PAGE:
The Curious History of Writer's Cramp: Solving an age-old problem by Michael Pritchard

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The Curious History of Writer's Cramp: Solving an age-old problem by Michael Pritchard

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Category: Popular Science
Rating: 4/5
Reviewer: Sue Magee
Reviewed by Sue Magee
Summary: A fascinating look at the history of a problem which has been around for 300 years. Recommended
Buy? Yes Borrow? Yes
Pages: 231 Date: June 2020
Publisher: Independently published
ISBN: 978-8647408198

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Society is based on speech but civilisation requires the written word.

I came to Michael Pritchard's The Curious History of Writer's Cramp by a rather strange route. I have problems with my hands which orthopaedic surgeons refer to as 'interesting': I prefer the word 'painful' but I have an interest in the way that hands work. An exploration of the history of a problem which has defeated some of the best medical minds for some three-hundred-years seemed liked excellent background reading and so it proved, with the book being as much about the doctors treating the sufferers and the changing medical attitudes as the problem itself.

Numerous illnesses or injuries can make writing difficult, if not impossible. Almost worse than this is the situation for a person who is otherwise healthy but who quickly loses the ability to write. Writer's cramp was first recorded in 1700 when Bernardino Ramazzini described a man who by persistent writing began to complain of an excessive weariness of the whole right arm... At that time 'scriveners' were mainly male and writer's cramp could cause them to lose their livelihood. The problem could be relieved by complete rest but it recurred once the occupation was taken up again.

Some of the great medical minds of each time would look at the problem and try to force it to fit their pet theories. Some favoured a neurological cause, others thought that it was the overuse of muscles. Numerous treatments were tried - some of which now seem completely outlandish - but none were successful in maintaining any improvement when work recommenced. As the need for scriveners decreased, words were transferred by telegraphy and Pritchard gives an excellent potted history of telegraphy and how it works. With telegraphy came telegrapher's cramp and this would mutate into the same problem occurring when men and women had to do work which required repetitive actions from the hands without adequate rest periods.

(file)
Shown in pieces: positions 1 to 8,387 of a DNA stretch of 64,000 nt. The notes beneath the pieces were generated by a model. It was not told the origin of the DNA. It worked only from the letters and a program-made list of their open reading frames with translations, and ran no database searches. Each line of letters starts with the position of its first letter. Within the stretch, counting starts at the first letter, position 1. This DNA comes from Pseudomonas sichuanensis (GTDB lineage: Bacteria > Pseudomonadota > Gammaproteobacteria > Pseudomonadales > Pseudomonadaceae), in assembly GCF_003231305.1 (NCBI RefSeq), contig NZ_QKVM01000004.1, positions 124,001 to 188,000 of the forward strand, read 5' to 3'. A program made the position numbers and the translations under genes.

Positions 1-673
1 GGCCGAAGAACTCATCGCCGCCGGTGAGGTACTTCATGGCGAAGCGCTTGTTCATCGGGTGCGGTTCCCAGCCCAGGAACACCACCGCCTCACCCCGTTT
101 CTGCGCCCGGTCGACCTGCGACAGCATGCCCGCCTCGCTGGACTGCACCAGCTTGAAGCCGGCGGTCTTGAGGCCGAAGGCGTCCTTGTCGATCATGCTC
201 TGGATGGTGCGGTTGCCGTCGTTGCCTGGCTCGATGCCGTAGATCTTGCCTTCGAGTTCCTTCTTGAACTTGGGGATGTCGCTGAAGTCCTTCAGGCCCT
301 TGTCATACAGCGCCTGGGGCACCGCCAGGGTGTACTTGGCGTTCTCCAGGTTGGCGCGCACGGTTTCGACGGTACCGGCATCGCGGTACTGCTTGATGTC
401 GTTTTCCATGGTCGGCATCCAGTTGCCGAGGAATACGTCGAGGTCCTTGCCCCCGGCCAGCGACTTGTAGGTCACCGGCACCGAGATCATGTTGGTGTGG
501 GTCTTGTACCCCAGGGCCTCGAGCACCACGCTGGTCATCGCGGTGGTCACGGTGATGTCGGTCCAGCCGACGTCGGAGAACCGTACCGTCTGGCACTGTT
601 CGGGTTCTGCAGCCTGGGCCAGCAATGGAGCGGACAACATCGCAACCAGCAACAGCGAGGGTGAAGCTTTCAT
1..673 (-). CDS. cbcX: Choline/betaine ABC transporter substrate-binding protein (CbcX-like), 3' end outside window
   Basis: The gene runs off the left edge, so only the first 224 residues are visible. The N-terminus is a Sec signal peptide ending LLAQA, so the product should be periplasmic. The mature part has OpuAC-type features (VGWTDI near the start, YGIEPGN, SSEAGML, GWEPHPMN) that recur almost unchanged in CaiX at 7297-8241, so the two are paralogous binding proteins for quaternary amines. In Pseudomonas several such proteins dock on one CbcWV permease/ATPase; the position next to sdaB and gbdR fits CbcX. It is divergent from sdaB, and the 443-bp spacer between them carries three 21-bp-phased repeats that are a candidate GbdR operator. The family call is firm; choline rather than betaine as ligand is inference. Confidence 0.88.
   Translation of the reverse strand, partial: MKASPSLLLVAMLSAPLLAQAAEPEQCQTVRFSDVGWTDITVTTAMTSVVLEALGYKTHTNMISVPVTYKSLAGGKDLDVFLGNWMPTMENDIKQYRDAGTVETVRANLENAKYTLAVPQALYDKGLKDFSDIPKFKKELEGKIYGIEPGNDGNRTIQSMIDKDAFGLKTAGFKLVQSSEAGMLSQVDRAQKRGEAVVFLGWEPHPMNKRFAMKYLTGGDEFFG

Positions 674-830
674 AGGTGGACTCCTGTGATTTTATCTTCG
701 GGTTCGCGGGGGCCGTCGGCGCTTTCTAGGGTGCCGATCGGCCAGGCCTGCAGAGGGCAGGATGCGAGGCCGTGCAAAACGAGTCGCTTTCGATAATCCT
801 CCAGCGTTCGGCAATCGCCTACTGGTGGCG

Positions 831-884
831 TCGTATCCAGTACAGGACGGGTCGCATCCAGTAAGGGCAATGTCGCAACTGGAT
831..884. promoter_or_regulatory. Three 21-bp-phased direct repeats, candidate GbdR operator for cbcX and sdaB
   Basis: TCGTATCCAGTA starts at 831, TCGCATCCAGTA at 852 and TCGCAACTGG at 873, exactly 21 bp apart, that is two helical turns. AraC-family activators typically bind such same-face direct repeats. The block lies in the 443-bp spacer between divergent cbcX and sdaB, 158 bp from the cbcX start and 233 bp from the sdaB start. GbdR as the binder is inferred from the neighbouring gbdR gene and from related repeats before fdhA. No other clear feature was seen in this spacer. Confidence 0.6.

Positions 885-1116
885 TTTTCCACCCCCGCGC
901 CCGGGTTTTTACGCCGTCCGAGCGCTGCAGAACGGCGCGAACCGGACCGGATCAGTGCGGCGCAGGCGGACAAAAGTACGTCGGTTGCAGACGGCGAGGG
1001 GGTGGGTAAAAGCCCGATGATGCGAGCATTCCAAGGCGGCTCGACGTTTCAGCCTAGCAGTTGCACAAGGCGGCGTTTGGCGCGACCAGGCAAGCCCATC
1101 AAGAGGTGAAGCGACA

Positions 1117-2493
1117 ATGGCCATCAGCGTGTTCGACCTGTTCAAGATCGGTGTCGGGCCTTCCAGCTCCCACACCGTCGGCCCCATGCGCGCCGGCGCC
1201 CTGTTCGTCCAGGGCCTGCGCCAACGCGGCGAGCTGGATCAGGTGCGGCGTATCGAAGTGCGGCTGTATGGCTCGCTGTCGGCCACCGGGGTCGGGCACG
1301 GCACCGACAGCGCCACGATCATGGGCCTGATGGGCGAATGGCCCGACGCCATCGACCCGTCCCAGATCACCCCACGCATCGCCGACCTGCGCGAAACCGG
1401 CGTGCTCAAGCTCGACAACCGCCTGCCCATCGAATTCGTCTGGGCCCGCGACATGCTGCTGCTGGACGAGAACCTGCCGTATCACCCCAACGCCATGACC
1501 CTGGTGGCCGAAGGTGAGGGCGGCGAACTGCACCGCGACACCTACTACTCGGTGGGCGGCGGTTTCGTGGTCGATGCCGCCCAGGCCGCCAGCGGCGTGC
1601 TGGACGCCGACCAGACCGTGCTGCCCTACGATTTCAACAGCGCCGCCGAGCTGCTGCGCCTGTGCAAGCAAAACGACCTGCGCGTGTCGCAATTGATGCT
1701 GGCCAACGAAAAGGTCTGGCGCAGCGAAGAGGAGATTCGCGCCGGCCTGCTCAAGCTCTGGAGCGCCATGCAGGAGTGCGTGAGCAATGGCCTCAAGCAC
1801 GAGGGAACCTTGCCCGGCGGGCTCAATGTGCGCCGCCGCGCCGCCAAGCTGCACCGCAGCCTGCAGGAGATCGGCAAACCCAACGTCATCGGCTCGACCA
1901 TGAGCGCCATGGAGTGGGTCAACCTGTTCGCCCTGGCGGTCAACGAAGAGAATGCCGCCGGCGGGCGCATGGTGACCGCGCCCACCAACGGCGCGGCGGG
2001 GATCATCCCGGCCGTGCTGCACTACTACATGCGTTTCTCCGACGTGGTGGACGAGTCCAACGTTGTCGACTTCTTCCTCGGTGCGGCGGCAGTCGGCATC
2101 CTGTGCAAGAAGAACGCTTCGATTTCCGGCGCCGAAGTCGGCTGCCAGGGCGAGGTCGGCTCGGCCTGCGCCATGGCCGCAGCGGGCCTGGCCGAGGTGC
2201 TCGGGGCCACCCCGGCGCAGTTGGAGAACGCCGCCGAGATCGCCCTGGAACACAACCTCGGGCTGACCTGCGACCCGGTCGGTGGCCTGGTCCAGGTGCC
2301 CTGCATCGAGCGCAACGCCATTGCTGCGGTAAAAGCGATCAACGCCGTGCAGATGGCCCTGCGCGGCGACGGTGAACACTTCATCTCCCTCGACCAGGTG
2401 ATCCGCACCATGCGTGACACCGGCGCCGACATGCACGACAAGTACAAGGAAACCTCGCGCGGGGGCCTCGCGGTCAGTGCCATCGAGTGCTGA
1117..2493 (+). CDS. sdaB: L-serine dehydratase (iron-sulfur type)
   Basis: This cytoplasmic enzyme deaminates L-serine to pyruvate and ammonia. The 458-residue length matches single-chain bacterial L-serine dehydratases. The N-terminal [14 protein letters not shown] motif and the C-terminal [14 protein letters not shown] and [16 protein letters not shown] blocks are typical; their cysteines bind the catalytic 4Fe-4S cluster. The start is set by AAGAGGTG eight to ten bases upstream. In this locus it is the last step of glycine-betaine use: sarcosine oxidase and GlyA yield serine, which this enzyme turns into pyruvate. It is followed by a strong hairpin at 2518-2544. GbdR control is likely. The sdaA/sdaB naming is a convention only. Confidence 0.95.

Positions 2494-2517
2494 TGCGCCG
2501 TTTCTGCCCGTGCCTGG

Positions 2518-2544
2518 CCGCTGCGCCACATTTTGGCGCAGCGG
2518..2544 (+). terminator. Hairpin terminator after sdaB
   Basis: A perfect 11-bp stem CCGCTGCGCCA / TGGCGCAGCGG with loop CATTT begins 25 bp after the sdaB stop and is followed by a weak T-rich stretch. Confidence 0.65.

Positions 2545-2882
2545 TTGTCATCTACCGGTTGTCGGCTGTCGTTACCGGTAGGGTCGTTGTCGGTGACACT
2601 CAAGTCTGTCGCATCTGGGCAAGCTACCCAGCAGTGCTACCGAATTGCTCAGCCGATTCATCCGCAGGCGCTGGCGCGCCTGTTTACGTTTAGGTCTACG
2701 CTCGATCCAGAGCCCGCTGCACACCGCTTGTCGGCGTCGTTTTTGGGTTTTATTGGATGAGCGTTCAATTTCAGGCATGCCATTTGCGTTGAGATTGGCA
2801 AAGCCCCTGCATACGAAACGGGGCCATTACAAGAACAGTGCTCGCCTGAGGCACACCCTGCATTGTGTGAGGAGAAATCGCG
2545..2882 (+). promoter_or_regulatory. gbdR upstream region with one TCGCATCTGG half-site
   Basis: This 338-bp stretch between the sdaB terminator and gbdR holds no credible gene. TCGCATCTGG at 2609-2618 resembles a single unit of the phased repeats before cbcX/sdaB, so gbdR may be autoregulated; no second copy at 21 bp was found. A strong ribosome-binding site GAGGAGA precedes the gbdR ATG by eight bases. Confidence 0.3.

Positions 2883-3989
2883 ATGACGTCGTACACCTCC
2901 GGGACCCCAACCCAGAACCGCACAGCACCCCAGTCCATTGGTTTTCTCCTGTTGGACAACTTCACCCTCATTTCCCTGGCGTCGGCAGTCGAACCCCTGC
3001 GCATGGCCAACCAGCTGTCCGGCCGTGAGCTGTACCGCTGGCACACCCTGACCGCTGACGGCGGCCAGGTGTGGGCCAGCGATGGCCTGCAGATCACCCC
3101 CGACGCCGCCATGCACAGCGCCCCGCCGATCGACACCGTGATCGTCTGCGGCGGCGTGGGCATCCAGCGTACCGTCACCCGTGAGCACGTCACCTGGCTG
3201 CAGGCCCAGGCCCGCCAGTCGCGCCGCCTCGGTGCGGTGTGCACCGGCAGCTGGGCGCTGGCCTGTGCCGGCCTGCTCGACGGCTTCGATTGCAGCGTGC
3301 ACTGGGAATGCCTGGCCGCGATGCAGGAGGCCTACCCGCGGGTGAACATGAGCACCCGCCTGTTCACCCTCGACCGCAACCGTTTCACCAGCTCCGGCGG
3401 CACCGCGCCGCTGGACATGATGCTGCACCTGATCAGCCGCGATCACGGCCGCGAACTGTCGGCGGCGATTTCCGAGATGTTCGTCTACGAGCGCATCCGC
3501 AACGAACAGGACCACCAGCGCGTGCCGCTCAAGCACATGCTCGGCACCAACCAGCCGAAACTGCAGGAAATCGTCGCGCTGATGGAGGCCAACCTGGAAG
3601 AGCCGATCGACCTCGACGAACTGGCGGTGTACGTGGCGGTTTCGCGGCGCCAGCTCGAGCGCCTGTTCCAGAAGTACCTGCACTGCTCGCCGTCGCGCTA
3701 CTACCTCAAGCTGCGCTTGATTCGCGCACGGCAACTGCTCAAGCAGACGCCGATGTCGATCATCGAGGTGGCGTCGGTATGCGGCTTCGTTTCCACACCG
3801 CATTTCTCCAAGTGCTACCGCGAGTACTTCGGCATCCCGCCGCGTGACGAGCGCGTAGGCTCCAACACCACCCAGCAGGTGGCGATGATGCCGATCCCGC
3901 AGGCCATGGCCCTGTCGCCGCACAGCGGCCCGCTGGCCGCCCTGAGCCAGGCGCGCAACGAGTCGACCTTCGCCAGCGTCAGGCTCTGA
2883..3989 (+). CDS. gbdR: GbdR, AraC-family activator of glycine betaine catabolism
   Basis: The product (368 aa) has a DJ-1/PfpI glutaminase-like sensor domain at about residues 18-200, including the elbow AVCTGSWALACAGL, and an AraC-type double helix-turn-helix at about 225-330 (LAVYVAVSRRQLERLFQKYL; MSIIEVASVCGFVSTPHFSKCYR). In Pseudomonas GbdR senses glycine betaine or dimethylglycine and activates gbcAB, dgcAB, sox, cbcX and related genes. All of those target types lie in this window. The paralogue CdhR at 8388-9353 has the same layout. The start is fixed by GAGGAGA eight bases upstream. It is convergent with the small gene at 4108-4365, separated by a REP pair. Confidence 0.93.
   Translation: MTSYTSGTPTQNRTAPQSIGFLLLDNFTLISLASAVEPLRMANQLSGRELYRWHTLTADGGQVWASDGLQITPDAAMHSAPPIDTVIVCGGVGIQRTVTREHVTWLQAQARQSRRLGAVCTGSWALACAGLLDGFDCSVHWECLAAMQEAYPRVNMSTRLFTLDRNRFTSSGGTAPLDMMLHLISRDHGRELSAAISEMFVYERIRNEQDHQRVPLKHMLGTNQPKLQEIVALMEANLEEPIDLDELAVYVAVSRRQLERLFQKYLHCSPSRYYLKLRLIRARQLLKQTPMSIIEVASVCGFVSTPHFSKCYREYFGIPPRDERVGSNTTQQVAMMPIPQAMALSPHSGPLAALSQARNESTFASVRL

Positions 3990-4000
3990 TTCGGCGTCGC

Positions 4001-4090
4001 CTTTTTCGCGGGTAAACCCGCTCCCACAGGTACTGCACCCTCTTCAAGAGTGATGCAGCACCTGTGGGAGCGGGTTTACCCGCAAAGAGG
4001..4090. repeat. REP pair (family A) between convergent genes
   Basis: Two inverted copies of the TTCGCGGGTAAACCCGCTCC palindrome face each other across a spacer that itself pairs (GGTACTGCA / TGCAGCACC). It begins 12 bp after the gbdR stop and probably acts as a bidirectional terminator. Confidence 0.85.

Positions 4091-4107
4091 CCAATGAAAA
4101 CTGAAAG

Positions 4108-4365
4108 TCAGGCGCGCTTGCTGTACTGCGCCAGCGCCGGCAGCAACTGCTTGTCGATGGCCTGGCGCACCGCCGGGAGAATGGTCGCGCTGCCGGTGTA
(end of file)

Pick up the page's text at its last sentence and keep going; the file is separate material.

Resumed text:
Michael Pritchard was a consultant rheumatologist with a particular interest in the history of work-related musculo-skeletal complaints, so this book plays to all his strengths. He has the ability to bring the individual medical practitioners to life in a few words and place them in their period. There's a forensic approach to the reports which they made, quickly reducing them to something which the generalist can comprehend. He's a good storyteller, too, and I found myself invested in how various approaches would work out.

I have a minor quibble with the book and that's that it does - to some extent - fall between two stools. The way in which the history is written is accessible to the generalist but there's frequent use of medical terminology which meant that I spent quite some time consulting Dr Google as to what various words meant. I know more about some symptoms than I hope I ever need to know in the future. A glossary would have been a godsend.

So, is there a solution to the conundrum? Well, yes, there is and it seemed simple and obvious even to me but I'll leave you to read what Michael Pritchard has to say on the subject.

I'd like to thank the publisher for sending a copy to the Bookbag.

If medical histories of this type appeal to you then we think that you'll also enjoy Patient H.M.: A Story of Memory, Madness and Family Secrets by Luke Dittrich.

You can read more about Michael Pritchard here.

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Buy The Curious History of Writer's Cramp: Solving an age-old problem by Michael Pritchard at Amazon You can read more book reviews or buy The Curious History of Writer's Cramp: Solving an age-old problem by Michael Pritchard at Amazon.com.

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